Transnational Discussions at NiCHE Northern Workshop

Scroll this

Event Date: Jun 11 2009 – Jun 15 2009
Event Website: Event Webpage
City: Whitehorse, Yukon
Country: Canada
Primary Contact Name: Liza Piper
Contact Email:

Between June 11 and 15, a group of students, faculty, and northern community members gathered under the midnight sun to consider the intersections of northern and environmental history. Organized by Liza Piper (University of Alberta), Brad Martin (Northwestern University), David Neufeld (Parks Canada), and myself, the workshop drew participants from across Canada, the United States, and the United Kingdom to discuss northern research from within the North itself. For three days we discussed northern histories, geographies, and cultures and considered how colonization, militarization, exploration, science, and resource extraction have shaped the North before heading out in canoes to paddle the Yukon River, hike the Carcross Dunes, and visit the Yukon Wildlife Preserve. The weekend was capped off by a stimulating keynote public address by Tina Loo that drew together some of the themes of the workshop.

The group at Helen’s Fish Camp, photo by Dave Neufeld
The group at Helen’s Fish Camp, photo by Dave Neufeld

With the support of the Transnational Ecologies Project I organized a panel to speak to some of the transnational elements of northern environmental history and geography. The panel, “Indigenous Relations: Past, Present, and Future”, focused attention on the relations between northern Indigenous peoples and between Indigenous peoples and the Canadian state. Millie Kuliktana (Kugluktuk, NU) was unable to attend but her involvement in organizing a gathering of Inuit and Dene in Kugluktuk in 2008 was described in a video documenting the event. George Mackenzie, Grand Chief of the Tli Cho Nation (Behchokö, NT) also shared his thoughts on this transnational gathering, as well as the importance of the land to young people and what culture means to the Tli Cho government. I presented aspects of my research into how the Bloody Falls massacre story has shaped relations between Inuit and Dene, and how the gathering in Kugluktuk represented a purposeful departure from colonial histories of conflict towards a shared future, defined by Indigenous peoples for themselves. Frank Tester (University of British Columbia) pointed to the central importance of capitalism in defining relations between Inuit and the state. His study of housing in Inuit communities, which he described as one of the biggest public health scandals in Canadian history, highlighted the ways in which capital defines relations both within and between nations.

In addition to the panel discussions, workshop participants considered broader questions shaping their work in history, geography, anthropology, social work, science studies, environmental studies, and Indigenous self-government. Liza Piper led a discussion about the importance of place in northern environmental history and the ways in which specific places in the North are implicated in North-South, circumpolar, and international frameworks. The production of the North as a distinct region inevitably raises questions about transnational ecological, political, and cultural geographies, as well as the legacy of colonial understandings of ‘North’. While sharing a meal at Helen’s Fish Camp, Ta’an Kwach’an Elder Frances Woolsey welcomed participants to Ta’an Kwach’an traditional territory and shared her stories about growing up, raising children, and working in the Yukon. Her stories spoke to the personal and cultural articulations of militarization, colonialism, and resource extraction as well as the deeply storied land upon which the workshop was held. As we paddled the Yukon River among eagles, beavers, and cliff swallows, past subdivisions and sewage outflows, and among the remains of telegraph lines and the fresh green of cranberry bushes, the importance of holding northern workshops in the North was apparent.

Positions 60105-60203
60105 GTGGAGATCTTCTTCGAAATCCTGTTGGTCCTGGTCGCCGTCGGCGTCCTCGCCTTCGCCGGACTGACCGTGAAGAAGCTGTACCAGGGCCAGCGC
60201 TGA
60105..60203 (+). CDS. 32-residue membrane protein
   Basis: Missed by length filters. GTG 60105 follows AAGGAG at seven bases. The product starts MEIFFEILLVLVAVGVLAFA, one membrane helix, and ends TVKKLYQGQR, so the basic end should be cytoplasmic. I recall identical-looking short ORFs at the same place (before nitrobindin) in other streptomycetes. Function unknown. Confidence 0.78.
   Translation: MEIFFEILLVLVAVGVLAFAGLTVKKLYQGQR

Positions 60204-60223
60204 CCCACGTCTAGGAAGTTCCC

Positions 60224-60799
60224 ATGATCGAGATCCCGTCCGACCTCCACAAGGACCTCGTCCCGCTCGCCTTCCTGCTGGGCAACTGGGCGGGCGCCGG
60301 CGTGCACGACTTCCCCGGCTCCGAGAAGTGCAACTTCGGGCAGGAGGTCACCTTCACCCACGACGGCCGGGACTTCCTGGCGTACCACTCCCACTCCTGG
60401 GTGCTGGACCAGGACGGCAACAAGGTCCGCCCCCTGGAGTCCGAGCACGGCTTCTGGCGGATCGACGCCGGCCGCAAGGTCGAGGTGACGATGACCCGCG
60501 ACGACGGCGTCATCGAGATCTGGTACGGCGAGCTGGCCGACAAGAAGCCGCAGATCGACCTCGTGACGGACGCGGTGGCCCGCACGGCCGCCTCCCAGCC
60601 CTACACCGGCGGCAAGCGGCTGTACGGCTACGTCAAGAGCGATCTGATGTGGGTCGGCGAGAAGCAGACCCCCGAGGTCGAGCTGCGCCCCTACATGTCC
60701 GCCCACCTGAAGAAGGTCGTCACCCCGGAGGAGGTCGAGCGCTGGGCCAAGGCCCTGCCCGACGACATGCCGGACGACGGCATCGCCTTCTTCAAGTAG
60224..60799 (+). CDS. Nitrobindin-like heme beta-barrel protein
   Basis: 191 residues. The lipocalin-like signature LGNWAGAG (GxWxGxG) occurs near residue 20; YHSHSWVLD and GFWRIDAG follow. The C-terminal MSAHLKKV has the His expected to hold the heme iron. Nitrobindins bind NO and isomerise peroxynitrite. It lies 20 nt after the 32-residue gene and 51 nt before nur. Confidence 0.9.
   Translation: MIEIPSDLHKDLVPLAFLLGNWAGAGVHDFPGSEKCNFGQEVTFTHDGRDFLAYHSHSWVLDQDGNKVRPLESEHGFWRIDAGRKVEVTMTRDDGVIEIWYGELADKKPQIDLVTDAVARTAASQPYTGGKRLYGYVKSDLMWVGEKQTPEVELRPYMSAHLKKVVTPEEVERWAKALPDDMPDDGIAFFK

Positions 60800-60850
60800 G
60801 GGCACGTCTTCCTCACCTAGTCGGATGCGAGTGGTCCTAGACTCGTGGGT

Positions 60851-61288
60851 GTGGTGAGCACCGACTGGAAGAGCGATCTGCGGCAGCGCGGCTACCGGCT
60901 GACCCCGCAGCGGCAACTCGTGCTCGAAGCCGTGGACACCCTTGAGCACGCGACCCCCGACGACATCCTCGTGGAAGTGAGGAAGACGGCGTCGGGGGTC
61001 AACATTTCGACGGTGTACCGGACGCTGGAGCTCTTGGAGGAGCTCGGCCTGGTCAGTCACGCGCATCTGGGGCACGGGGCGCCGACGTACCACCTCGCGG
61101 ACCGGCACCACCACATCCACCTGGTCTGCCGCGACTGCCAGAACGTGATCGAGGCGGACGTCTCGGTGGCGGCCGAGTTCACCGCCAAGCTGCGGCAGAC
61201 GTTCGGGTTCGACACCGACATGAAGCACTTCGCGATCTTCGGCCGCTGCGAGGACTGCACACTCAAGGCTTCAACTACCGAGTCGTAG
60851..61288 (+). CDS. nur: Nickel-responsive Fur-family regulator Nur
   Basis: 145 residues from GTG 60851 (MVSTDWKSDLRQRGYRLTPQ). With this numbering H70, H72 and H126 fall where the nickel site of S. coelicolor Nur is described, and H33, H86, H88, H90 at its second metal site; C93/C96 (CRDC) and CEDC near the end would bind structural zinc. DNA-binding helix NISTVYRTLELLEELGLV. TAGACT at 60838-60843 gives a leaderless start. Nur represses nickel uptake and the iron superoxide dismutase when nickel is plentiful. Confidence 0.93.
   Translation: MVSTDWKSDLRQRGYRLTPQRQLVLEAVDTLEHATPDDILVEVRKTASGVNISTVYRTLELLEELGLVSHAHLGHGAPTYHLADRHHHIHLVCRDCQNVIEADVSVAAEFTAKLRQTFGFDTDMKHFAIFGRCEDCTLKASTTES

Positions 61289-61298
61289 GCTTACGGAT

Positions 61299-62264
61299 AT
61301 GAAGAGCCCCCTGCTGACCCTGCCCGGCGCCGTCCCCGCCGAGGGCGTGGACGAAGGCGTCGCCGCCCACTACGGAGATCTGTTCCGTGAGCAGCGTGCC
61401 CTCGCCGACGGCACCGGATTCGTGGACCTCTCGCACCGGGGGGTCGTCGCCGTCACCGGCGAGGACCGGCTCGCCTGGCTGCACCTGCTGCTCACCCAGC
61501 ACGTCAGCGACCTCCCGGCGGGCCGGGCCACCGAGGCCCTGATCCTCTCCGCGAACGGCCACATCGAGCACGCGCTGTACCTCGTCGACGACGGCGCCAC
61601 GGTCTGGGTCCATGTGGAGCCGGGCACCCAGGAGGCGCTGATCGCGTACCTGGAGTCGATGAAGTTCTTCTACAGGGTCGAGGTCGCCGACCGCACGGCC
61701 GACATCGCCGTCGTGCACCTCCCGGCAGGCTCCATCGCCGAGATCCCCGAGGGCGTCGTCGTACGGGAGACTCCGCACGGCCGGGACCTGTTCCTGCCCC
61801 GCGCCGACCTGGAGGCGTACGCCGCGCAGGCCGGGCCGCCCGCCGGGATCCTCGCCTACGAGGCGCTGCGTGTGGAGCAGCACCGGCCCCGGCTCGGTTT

A big thanks to all our sponsors (NiCHE, Parks Canada, and the Canadian Circumpolar Institute) and to the workshop participants for a memorable and thought-provoking weekend. Links to the workshop schedule, participant information, the post-workshop blog and additional photos can be found on the workshop webpage.

Featured image: Canoeing the Yukon River, photo by Dave Neufeld.

The following two tabs change content below.
Laura Jean Cameron is a Professor in the Department of Geography and Planning at Queen’s University, Kingston, and coordinates the Sonic Arts of Place Lab. As a Canada Research Chair in Historical Geographies of Nature (2003-2012), her work has investigated a range of field sciences as place-based practices and as cultural encounters. Before arriving at Queen’s, she held a Junior Research Fellowship in Historical Geography at Churchill College, Cambridge (1999-2002). She is the author of Openings: A Meditation on History, Method and Sumas Lake, McGill-Queen's University Press, 1997 and co-author with John Forrester of Freud in Cambridge, Cambridge University Press, 2017. She also co-edited Emotion, Place and Culture, Ashgate, 2009 and Rethinking the Great White North: Race, Nature and the Historical Geographies of Whiteness, UBC Press, 2011. Currently she enjoys writing in various genres about fieldwork, emotions and nature, collaborating on sound installations, and hosting the Fireplace Series: Interdisciplinary Conversations, a podcast series you can listen to here:

NiCHE encourages comments and constructive discussion of our articles. We reserve the right to delete comments that fail to meet our guidelines including comments under aliases, or that contain spam, harassment, or attacks on an individual.